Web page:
As the same or related data appears in several different places, they need to be kept in sync with one another. For example, data warehouses are synchronized by ETL processes.

Dual write can sync data too. But it has some problems. Concurrent writes may have unlucky timing across different databases. Also, one of the writes may fail. Both may end up with inconsistent states. Solving them requires additional concurrency detection mechanism or atomic commit.

Different databases may have different leaders, thus causes different orderings.

#### Change data capture

More recently, there has been growing interest in change data capture (CDC), which is the process of observing all data changes written to a database and extracting them in a form in which they can be replicated to other systems. CDC is especially interesting if changes are made available as a stream, immediately as they are written.

Essentially, change data capture makes one database the leader (the one from which the changes are captured), and turns the others into followers. A log-based message broker is well suited for transporting the change events from the source database, since it preserves the ordering of messages.

Replication log parsing is a robust approach implement CDC. e.g., LinkedIn’s Databus, Facebook’s Wormhole, Yahoo’s Sherpa.

Initial snapshot:

We can reconstruct then entire state of the database using a snapshot and a truncated logs, to be efficient.

Log compaction:

A background process can do log compaction and merging for the records with the same key to reduce the size of logs. We can build a derived data system from the log offset 0. This feature is implemented in Apache Kafka.

API support:

• RethinkDB allows queries to subscribe to notifications when the results of a query change.
• Firebase and CouchDB provide data synchronization based on a change feed.
• Meteor uses the MongoDB oplog to subscribe to data changes.
• VoltDB allows transactions to continuously export data from a database in the form of a stream.

#### Event sourcing

Event sourcing involves storing all changes to the application state as a log of change events; but it applies the idea at a different level of abstraction:

• Change data capture
• The application uses the database in a mutable way, updating and deleting records at will.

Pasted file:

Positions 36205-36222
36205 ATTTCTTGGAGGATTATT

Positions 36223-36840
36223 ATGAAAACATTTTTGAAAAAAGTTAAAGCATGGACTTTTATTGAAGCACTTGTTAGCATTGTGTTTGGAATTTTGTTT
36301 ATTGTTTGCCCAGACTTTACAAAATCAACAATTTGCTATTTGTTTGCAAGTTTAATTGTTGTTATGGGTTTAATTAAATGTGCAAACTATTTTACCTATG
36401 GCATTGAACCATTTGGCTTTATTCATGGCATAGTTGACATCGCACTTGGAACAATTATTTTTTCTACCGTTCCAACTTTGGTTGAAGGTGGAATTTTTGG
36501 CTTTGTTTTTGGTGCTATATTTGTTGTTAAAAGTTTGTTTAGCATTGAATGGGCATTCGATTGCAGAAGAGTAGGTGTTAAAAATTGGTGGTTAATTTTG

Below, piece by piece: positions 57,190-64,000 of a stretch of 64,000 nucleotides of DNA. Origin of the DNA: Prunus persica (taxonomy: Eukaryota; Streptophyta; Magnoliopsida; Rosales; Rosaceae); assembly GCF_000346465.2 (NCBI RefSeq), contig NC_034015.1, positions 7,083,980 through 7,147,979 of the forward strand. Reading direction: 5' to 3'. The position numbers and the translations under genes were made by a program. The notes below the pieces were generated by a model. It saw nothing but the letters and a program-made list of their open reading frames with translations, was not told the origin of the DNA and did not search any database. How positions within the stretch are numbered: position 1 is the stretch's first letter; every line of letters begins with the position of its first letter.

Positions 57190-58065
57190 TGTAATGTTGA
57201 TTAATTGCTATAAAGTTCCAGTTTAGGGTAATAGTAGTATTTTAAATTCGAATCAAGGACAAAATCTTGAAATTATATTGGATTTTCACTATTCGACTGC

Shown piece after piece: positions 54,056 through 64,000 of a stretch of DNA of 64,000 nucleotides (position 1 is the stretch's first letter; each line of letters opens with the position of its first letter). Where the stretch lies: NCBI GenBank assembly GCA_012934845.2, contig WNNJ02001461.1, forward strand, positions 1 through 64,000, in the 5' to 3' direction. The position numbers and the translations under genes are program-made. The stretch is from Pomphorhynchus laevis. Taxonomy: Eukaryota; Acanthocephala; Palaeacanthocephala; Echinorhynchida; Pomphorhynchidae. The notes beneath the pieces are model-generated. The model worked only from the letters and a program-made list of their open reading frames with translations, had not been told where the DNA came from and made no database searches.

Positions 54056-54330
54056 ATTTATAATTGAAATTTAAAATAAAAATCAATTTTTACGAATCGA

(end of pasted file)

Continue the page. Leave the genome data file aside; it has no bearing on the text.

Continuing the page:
• The log of changes is extracted from the database at a low level. The application writing to the database does not need to be aware of CDC.
• Event sourcing
• The application logic is explicitly built on the basis of immutable events that are written to an event log. Event store is append-only; updates or deletes are discouraged or prohibited.
• Events are designed to reflect things that happened at the application level, rather than low-level state changes.

Reconstruct the application state: Events represent user actions and don’t override prior events; thus log compaction is impossible. To reconstruct, we need to replay full history of events. One optimization is using a state snapshot.

A user command needs to be validated synchronously before it turns into an event. When then event is generated, it becomes a fact. Cancellation or change needs to be another event. Alternatively, the user request to reserve a seat could be split into two events: first a tentative reservation, and then a separate confirmation event once the reservation has been validated; thus asynchronously.

#### State, streams and immutability

The state of the application is mutable; but the log of events is immutable. We can make the state reproducible.

Immutable events can record all versions of history of the state, even incorrect state. We can recover the system from the problem.

Derive different views from the events:

• Many products allow to extract different views from the event stream.
• Druid with Kafka, Pistachio, Kafka Connect.
• Easier to evolve the application: To introduce a new feature, we can use the event log to build a separate read-optimized view for the new feature, and run it along side the old system. Shutdown the old system later.